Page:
Bullingdon’s licence application rejected by council

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Oxford City Council have rejected an application from The Bullingdon for a new license with extended hours. The Cowley Road establishment was asking to extend its opening time to 2am from 1am on weekdays and 3am from 2:30am on weekends.

Speaking to the Oxford Student after the committee meeting, Jon Payne, the Bullingdon’s representative in the case, said that the ruling was “very disappointing.” The focus on crime in particular, when the Bulingdon has seen no serious incidents involving the police in the past two years, was especially disheartening.

He and the owners of the club were, however, “pleased with the responses from local objectors in that they recognised the premise as a well-run establishment and an asset to the community,” but the decision will ultimately come as a blow to a club that has become a staple in Oxford’s nightlife.

Hosting big-name acts such as Midland, who was awarded BBC Radio 1’s Essential Mix award in December, as well as bands such as Spring King and local heroes Dot’s Funk Odyssey, the club has become a hub for students wanting a more tailored night out.

The decision will come as a disappointment to many students, and has been criticised by several leading names in Oxford’s nightlife scene.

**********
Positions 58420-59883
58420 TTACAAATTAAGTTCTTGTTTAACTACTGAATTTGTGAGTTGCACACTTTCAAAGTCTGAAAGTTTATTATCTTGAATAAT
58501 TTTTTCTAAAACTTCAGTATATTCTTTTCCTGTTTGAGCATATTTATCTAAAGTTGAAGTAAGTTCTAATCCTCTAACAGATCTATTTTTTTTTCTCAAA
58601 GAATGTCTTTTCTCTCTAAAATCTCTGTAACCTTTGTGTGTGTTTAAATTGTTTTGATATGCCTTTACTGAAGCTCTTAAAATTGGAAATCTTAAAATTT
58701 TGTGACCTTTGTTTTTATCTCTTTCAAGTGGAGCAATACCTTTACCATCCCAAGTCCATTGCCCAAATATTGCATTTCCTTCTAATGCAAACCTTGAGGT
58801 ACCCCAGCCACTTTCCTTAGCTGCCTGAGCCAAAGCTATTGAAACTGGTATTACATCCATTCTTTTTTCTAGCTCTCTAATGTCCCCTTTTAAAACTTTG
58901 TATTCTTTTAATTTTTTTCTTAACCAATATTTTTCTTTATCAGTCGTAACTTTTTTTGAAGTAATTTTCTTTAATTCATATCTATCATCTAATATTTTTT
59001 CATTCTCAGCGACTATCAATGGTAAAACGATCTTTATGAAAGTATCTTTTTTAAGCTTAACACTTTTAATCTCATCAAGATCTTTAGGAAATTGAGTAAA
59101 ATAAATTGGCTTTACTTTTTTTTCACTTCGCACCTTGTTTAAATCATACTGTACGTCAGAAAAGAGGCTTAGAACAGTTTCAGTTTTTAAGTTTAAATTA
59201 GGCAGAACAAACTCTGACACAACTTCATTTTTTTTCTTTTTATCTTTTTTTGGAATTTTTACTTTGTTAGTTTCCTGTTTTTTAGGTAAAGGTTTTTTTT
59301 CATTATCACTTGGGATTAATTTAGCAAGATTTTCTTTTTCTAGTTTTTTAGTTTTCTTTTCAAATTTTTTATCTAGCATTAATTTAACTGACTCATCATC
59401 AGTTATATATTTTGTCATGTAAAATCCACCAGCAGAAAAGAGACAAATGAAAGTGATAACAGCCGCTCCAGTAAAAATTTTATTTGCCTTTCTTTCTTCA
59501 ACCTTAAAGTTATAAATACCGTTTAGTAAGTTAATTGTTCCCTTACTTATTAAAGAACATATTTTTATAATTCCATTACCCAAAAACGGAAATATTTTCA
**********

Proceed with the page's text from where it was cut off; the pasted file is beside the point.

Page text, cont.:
Max Wilson, organiser of Disco Stu’s, said it was “a great shame” that the application had failed. “As an underground, progressive venue,” he said, “a large quantity of the venue’s bookings such as SE10 and Organised Fun would very much fit the long nights we only see at times like May Day when the venue must apply for special extensions.”

“Ultimately,” he added, “the council may feel that their current system which requires the club to apply and pay for an extension best fits the neighbourhood within which the Bullingdon is situated.”

The main criticism of the application came from residents’ associations, who were concerned about the effect of extended hours of alcohol provision on people who live on and around the Cowley Road.

Nick Welch, chair of the Divinity Road Area Resident’s Association, said to the OxStu that it was “the right decision,” and that there is a “balance that needs to be met [between residents and club-goers] and this decision goes towards addressing it.”

Thames Valley Police were also among the groups voicing their concern, noting a 180% increase in complaints of anti-social behaviour in East Oxford to Brookes’ feedback service from Cowley Road residents. They were also worried about the effects of later hours on their thinly-stretched forces, which have already seen funding cuts in the last 5 years.

The ruling comes as another blow to Oxford nightlife, which saw the closure of firm stalwart Wahoo in October last year.